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The Taking Of Pelham 123 - The Wild Bore - The Wild Bore
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The Taking Of Pelham 123

By on September 21, 2010

Tony Scott and Denzel Washington team up again for this 2009 remake of people holding an underground train hostage. Will they get away with it or is it as easy as 123?

I know this film was released last year but I saw it on my Sky + Anytime and thought I’d comment on how bloody awful it is. Not only that but I wanted to use it as an example of how crap Tony Scott is as a director.

For those who don’t know, Tony Scott is Ridley’s brother and is better known for making stylised action films that would have been better suited in straight-to-video 90’s flicks, but because of his name, the stars he’s able to get and his budget, they are just on a grander scale. Okay, so the guy might have a couple of aces up his sleeves, he did do a good job on True Romance and people would crucify me for saying that the director of Top Gun is crap, but I have to say out of a great number of films he has made, law of averages means you got to have a couple of good ones right? His mid-shot, sleek, fast cuts with what seems to be exactly the same colour palette and a score that verges on embarrassing feels as if you are watching the action from afar, even when there are close-ups you never feel like you are there living in the action, but that you are a voyeur (which essentially you are) that has no investment in the characters. His cheesy, stale and repetitive directing can be seen a mile off; you know you’re watching a Tony Scott film from the opening credits and you know it will be ridiculous. It’s completely passive and uninspiring film-making that no-one should be proud of. The Taking Of Pelham 123 is no exception.

Denzel Washington plays a transport worker that has to deal with the Pelham 123 train that has suddenly stopped. What’s happened is that Travolta has got some goons together and taken it over asking for a $10 million ransom or he starts killing people. After a while, Travolta’s real motive becomes clear as the cops delve into his history but by then Denzel is thick into the action. Kind of.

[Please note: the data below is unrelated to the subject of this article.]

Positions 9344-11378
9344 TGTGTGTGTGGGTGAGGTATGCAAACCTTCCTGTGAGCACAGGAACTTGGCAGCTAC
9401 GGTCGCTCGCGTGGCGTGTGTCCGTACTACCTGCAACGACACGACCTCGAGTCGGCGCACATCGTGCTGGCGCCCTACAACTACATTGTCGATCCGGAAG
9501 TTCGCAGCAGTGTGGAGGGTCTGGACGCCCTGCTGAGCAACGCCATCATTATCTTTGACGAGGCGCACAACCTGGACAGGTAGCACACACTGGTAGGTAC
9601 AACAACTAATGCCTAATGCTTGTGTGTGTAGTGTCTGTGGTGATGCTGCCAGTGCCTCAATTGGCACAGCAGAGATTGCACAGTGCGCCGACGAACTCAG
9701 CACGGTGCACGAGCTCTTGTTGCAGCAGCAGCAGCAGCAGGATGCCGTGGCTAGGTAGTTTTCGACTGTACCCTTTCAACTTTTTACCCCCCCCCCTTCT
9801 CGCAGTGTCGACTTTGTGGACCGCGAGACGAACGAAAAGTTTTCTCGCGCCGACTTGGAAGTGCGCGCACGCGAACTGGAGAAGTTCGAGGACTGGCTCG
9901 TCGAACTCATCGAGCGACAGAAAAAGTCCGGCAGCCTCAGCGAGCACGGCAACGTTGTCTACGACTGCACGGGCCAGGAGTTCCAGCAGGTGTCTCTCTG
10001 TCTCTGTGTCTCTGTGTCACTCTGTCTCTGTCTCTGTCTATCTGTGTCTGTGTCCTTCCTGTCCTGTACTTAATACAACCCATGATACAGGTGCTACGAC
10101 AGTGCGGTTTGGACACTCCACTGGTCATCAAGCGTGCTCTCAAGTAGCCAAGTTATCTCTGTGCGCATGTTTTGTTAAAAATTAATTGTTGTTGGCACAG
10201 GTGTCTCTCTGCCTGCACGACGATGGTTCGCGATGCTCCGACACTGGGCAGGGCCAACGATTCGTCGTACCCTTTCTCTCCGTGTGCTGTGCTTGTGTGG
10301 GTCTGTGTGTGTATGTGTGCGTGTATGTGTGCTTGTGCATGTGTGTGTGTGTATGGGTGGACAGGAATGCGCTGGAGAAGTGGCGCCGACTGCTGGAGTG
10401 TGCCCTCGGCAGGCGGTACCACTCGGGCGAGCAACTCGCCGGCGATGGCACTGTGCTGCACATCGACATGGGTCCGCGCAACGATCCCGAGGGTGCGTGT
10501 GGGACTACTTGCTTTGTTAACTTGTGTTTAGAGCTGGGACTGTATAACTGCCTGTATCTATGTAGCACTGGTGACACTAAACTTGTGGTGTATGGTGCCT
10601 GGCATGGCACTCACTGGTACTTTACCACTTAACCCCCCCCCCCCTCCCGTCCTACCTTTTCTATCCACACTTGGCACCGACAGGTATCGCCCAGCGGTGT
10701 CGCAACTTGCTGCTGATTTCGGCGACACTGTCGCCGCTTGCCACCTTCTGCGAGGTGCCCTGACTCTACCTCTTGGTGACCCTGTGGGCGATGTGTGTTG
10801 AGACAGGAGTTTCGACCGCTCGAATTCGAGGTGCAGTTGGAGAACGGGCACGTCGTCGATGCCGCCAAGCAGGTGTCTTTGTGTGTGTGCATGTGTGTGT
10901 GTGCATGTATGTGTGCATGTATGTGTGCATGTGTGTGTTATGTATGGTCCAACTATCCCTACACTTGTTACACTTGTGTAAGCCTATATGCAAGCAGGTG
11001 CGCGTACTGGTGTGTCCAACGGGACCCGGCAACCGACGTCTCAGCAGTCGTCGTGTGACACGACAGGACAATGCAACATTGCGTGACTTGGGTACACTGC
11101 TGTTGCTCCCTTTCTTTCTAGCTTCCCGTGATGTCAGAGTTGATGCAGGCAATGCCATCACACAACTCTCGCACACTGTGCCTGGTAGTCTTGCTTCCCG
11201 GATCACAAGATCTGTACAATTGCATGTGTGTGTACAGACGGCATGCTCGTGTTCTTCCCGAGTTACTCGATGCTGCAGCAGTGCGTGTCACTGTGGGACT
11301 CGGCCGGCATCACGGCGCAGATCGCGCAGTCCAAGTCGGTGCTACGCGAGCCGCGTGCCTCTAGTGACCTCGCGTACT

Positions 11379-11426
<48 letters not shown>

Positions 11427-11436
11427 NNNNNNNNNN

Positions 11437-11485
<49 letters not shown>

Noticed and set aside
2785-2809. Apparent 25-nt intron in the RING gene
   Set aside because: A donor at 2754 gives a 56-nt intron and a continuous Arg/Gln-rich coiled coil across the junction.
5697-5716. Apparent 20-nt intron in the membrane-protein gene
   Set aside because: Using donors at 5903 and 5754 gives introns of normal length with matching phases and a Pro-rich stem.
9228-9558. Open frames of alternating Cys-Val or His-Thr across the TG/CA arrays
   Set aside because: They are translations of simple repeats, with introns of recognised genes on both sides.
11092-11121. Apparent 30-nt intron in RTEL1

The problem is that most of the film is either in the transport room or on the train which makes for quite a boring set-up, if the film was a slower, murkier affair then the tension and result would have been far greater. Instead Travolta’s OTT hammy bad guy acting makes it feel like you’re watching a cartoon. The man can’t do a maniac, he couldn’t really do it with Swordfish, he couldn’t really do it in Face/Off and when he starts swearing and shooting people in this, it feels completely lame and unthreatening. Travolta can’t just do any kind of role, he’s not that kind of actor, he needs to learn the humility he picked up with Pulp Fiction as what was essentially a bumbling gangster role, he needs to be cast right, not like this.

But then, I feel like Denzel might perhaps be the most overrated actor in Hollywood. You could take him in any part, swap it with another part he’s played and get the same result. The man is bland – to the point where he bores me. I can imagine he is just a boring person and I cannot see the appeal at all. So with two leading actors not being very good in a film directed by a poor director, I think you know what you will end up getting.

Even for a film with someone who shoots people indiscrimately and completely irresponsibly, with cars racing around to get the money dropped off in time and tempers flaring, it remains quite a boring heist. There’s little nods to the political and social climate of last year, mainly the war and the economy, but really it’s just drivvle to put it into the context of today to stop it being a carbon copy of the original.

Overall, it was 90 minutes of action that kept me watching, but really I wasn’t bothered about what would happen. It felt lazy and OTT and ridiculous. But then, this is a Tony Scott film. His brother made Alien and Blade Runner don’t you know.

Rating: 4/10

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